Traditionally, music and language have been treated as different psychological faculties. This duality is reflected in older theories about the lateralization of speech and music in that speech functions were thought to be localized in the left and music functions in the right hemisphere of the brain. For example, the landmark paper of Bever and Chiarello (1974) emphasized the different roles of both hemispheres in processing music and language information, with the left hemisphere considered more specialized for propositional, analytic, and serial processing and the right-hemisphere more specialized for oppositional, holistic, and synthetic relations. This view has been challenged in recent years mainly because of the advent of modern brain imaging techniques and the improvement in neurophysiological measures to investigate brain functions. Using these innovative approaches, an entirely new view on the neural and psychological underpinnings of music and speech has evolved. The findings of these more recent studies show that music and speech functions have many aspects in common and that several neural modules are similarly involved in speech and music (Tallal and Gaab, 2006). There is also emerging evidence that speech functions can benefit from music functions and vice versa. This field of research has accumulated a lot of new information and it is, therefore, timely to bring together the work of those researchers who have been most visible, productive, and inspiring in this field.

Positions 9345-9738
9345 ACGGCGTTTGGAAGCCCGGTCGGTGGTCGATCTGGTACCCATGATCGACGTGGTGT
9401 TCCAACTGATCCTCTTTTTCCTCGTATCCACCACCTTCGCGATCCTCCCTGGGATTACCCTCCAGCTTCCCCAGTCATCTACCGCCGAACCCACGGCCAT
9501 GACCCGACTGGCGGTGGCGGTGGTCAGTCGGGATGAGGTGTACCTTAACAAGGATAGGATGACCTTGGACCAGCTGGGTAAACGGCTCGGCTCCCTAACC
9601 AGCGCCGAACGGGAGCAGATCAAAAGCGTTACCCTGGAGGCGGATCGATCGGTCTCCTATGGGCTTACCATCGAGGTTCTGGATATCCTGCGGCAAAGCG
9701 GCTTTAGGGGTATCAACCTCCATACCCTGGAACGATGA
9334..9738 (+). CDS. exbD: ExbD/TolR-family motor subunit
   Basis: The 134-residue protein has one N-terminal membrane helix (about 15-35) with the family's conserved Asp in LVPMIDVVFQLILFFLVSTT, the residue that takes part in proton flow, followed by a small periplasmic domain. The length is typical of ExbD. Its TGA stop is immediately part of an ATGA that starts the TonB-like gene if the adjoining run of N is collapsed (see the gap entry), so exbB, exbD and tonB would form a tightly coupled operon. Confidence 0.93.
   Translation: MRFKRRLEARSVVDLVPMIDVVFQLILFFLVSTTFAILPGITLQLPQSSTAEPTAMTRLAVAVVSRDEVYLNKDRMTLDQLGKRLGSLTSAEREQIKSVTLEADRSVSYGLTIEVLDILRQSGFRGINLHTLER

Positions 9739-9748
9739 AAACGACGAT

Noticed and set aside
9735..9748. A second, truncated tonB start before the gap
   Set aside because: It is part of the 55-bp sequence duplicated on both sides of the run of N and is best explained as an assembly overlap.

Read also: Music, Language, and the Brain